Progress toward a sustainable climate future will hinge in large part on transitioning away from using fossil fuels—which account for more than 75% of all human-generated greenhouse gas emissions—and expanding renewables and energy efficiency, the backbones of decarbonization. But governments across the world are planning to produce twice the amount of fossil fuels before 2030 as would be possible within a 1.5°C limit on global warming.
The CCPI calls out 17 countries that are responsible for a large share of fossil fuel production. Most oil and gas producing-countries “lag far behind” on the index, reports CBC. Among them are India, Norway, the United States, China, and Canada, which has consistently performed poorly. Canada was sixth-lowest in the category this year, after ranking third-lowest in 2021 and fourth-lowest in 2020.
“Canada uses a lot of energy, you know? And in general, the efficiency is not very high and renewables are lagging behind,” Höhne said.
Other countries had mixed outcomes. China invests heavily in renewables but scored poorly because of its rising carbon emissions and heavier reliance on coal. It dropped the most spots this year, down 13 ranks to number 51. The U.S., meanwhile, showed improvement following the Biden administration’s policy changes, like the Inflation Reduction Act, reports Premium Times Nigeria.
Iran, Saudi Arabia, and Kazakhstan were the three lowest performers, while Russia fell three spots to also land near the bottom. South Africa fell five spots with ‘low’ or ‘very low’ ratings for every category except energy use, for which it ranked ‘high.’ Chile rose three ranks because of low per-capita emissions and high renewable energy development, though the country maintained a ‘low’ ranking for energy use.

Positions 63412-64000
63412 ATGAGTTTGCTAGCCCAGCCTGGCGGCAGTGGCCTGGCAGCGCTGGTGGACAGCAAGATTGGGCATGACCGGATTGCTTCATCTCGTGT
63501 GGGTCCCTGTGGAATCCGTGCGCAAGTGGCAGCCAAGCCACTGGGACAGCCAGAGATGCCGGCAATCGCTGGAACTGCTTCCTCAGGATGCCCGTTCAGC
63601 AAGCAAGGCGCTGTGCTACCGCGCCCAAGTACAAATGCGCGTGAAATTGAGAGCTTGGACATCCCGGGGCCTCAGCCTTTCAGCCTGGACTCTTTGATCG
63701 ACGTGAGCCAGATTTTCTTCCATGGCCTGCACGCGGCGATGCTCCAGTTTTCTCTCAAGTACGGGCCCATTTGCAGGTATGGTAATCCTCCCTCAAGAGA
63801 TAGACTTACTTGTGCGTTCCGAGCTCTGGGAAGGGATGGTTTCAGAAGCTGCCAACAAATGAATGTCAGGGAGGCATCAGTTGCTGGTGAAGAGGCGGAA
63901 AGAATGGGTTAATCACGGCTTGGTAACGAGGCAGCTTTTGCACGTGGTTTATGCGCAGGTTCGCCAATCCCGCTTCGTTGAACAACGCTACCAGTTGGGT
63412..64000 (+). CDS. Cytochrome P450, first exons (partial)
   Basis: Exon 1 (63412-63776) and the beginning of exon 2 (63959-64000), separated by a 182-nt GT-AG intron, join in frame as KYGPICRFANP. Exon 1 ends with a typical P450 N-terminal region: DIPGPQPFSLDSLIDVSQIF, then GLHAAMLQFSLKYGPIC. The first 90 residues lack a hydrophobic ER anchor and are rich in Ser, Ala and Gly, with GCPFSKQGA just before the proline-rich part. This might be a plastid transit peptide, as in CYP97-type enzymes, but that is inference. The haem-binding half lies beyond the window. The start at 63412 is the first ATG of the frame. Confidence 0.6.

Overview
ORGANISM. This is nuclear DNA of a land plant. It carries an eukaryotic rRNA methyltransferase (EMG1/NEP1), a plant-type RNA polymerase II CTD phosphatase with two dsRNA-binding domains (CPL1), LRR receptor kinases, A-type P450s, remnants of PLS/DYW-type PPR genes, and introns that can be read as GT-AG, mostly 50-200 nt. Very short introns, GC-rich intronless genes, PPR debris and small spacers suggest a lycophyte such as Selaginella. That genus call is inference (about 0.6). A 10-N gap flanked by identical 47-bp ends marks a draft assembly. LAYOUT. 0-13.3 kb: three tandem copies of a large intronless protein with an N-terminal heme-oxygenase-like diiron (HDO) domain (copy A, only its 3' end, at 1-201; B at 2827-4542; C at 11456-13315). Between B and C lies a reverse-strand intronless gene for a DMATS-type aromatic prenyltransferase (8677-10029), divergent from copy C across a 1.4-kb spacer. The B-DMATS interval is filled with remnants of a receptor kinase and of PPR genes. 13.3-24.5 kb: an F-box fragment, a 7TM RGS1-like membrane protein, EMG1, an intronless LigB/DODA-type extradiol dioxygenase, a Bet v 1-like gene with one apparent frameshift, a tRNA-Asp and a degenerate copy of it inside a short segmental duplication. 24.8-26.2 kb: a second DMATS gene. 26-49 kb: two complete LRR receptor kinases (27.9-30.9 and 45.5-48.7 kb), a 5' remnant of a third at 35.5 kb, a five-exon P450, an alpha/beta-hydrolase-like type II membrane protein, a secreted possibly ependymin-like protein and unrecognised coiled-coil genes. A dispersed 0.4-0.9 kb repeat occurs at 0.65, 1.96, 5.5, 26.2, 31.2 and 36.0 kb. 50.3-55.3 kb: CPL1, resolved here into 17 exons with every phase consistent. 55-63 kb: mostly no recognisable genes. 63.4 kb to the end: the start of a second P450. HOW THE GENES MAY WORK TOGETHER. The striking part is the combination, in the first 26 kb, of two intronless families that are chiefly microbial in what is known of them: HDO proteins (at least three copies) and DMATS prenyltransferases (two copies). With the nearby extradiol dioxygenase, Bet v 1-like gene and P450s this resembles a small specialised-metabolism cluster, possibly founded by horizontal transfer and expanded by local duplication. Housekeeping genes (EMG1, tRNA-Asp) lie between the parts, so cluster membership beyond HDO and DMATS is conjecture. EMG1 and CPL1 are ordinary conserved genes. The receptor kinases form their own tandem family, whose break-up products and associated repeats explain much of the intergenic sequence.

Morocco, which placed seventh, rated ‘high’ because of strong performance on GHG emissions, energy use, and climate policy. India rose to a ‘medium high’ ranking of eighth place and “the country is on track to meet its 2030 emissions targets (compatible with a well-below 2°C scenario).”
The EU overall rose three ranks, mostly because of its “Fit for 55” legislative package that aims to reduce emissions by at least 55% by 2030. But its member states were scattered across the list, and Germany fell three spots because of increased liquefied natural gas imports, reports DW.
Ireland, which moved up nine spots since last year while still receiving a low rating, sees its rank as evidence that it has the right policies in place but needs to start delivering on commitments to GHG reductions.
“It’s going to be good for our country, good for our economy, but we cannot opt out,” said climate minister Eamon Ryan. “We cannot say Ireland, a green country, is not going to go in this direction.”
Italy, which moved up one spot to remain in the middle of the list, will need to accelerate its development of renewables and improve its climate policy, the index shows. But if a path to accelerate renewable development is “followed adequately and in the right time, it would allow [Italy] to overcome the challenge of the double energy and climate crisis, which risks bringing Italy to its knees,” said Mauro Albrizio, head of the European office of Legambiente, an Italian environmental association.
Australia, where Prime Minister Anthony Albanese’s government continued to support new fossil fuel developments moved up three spots from last year but it still falls behind many other developed countries (though not Canada).